The good news was that I finally got to step out of the Cebu hotel room that’s imprisoned me for the past seven days. Even got to spend a moment luxuriating in the afternoon sun. The bad news was that they jammed a stick so far up my nose that it felt like it was tickling my brain.
Ah, but that’s the price of admission these days to the Philippines I love; 10 days of quarantine in a government-certified hotel.
Next comes the much-anticipated moment of truth wherein they tell you whether you’re COVID free and therefore fit to rejoin humanity. If you qualify, you get to finish out your term at the hotel before proceeding home for another seven days of enforced isolation. All of which earns you the privilege—if you’re an oldster like me—of staying inside your house indefinitely in conformance with an unending lockdown.
I don’t even want to know what happens to the poor devils who don’t qualify for those grand prizes. Honestly, the Inhabitants of Southern California—whence I recently journeyed—ought to stop complaining and realize how lucky they are.
But let me tell you a bit more about that legendary and infernal stick. It’s flexible with a cotton swab at the end, true, but boy can it plumb the depths. By that I mean the depths of your upper sinus where, doctors tell us, dwells the innocent-looking mucus housing those deadly pathogens that have killed so many and confined me to this hotel. The stick’s little sister does a fair job too of scraping the same mucus, or perhaps its first cousin, from the deepest regions of your throat by practically reaching into your stomach.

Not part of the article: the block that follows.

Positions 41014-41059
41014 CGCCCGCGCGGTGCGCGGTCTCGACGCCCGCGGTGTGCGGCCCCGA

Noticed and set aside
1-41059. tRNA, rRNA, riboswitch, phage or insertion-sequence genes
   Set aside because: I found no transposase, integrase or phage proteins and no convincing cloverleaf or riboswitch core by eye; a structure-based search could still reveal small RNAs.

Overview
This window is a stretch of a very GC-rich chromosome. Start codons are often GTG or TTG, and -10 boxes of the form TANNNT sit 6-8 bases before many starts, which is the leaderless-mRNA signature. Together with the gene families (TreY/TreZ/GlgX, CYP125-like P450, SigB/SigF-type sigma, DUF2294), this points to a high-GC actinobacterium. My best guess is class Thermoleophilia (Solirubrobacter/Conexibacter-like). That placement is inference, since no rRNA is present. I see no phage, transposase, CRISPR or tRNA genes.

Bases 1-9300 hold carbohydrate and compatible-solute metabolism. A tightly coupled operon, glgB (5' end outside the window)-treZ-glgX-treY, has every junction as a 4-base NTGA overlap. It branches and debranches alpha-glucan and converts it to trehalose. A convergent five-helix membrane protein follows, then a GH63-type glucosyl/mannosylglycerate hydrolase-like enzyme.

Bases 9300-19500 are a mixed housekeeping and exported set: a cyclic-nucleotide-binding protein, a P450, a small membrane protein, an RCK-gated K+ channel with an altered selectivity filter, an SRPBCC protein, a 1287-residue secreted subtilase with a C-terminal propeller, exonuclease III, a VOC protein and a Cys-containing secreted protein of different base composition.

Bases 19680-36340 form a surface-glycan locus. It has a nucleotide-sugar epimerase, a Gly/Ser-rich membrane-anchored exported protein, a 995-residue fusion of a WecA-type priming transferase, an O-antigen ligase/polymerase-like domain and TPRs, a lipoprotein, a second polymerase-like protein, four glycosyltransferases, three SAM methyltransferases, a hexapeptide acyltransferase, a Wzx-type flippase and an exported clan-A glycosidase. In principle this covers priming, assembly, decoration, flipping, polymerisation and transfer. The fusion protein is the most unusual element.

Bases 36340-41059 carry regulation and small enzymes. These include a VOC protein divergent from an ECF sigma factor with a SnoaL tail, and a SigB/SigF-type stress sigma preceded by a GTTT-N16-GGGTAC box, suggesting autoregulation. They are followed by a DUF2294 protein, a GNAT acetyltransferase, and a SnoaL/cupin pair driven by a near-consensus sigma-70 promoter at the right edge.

The result: an ostensibly accurate reading of one’s COVID status.
For me, though, the worst is over, at least that’s my hope. A few days from now I expect to receive an email informing me I’m A-OK. Then, immediately upon release following the mandatory 10 days, I’ll catch the overnight ferry home to Surigao to serve out the rest of my sentence.
Long-term incarceration is always better with an ocean view.
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David Haldane’s latest book is a shorty-story collection called “Jenny on the Street.” A former Los Angeles Times staff writer, he is an award-winning American journalist, author and broadcaster dividing his time between homes in Joshua Tree, California, and Northern Mindanao, Philippines, where this column appears weekly in the Mindanao Gold Star Daily.